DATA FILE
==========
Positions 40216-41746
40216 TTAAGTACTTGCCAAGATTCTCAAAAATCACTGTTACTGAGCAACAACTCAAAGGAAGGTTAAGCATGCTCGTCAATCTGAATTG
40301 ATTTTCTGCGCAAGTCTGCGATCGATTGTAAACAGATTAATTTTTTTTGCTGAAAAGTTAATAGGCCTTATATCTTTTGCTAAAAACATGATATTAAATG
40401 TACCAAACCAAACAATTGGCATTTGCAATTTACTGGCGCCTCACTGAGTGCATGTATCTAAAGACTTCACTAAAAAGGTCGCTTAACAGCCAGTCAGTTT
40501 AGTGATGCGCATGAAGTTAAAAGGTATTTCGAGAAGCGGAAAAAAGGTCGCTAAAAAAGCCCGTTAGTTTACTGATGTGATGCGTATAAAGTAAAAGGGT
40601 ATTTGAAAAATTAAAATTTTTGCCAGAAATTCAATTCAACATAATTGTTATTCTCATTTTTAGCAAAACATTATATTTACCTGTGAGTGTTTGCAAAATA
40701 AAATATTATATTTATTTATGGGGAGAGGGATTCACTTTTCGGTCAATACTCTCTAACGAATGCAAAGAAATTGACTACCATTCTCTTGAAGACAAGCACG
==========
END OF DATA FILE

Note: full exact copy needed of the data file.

Positions 40216-41746
40216 TTAAGTACTTGCCAAGATTCTCAAAAATCACTGTTACTGAGCAACAACTCAAAGGAAGGTTAAGCATGCTCGTCAATCTGAATTG
40301 ATTTTCTGCGCAAGTCTGCGATCGATTGTAAACAGATTAATTTTTTTTGCTGAAAAGTTAATAGGCCTTATATCTTTTGCTAAAAACATGATATTAAATG
40401 TACCAAACCAAACAATTGGCATTTGCAATTTACTGGCGCCTCACTGAGTGCATGTATCTAAAGACTTCACTAAAAAGGTCGCTTAACAGCCAGTCAGTTT
40501 AGTGATGCGCATGAAGTTAAAAGGTATTTCGAGAAGCGGAAAAAAGGTCGCTAAAAAAGCCCGTTAGTTTACTGATGTGATGCGTATAAAGTAAAAGGGT
40601 ATTTGAAAAATTAAAATTTTTGCCAGAAATTCAATTCAACATAATTGTTATTCTCATTTTTAGCAAAACATTATATTTACCTGTGAGTGTTTGCAAAATA
40701 AAATATTATATTTATTTATGGGGAGAGGGATTCACTTTTCGGTCAATACTCTCTAACGAATGCAAAGAAATTGACTACCATTCTCTTGAAGACAAGCACG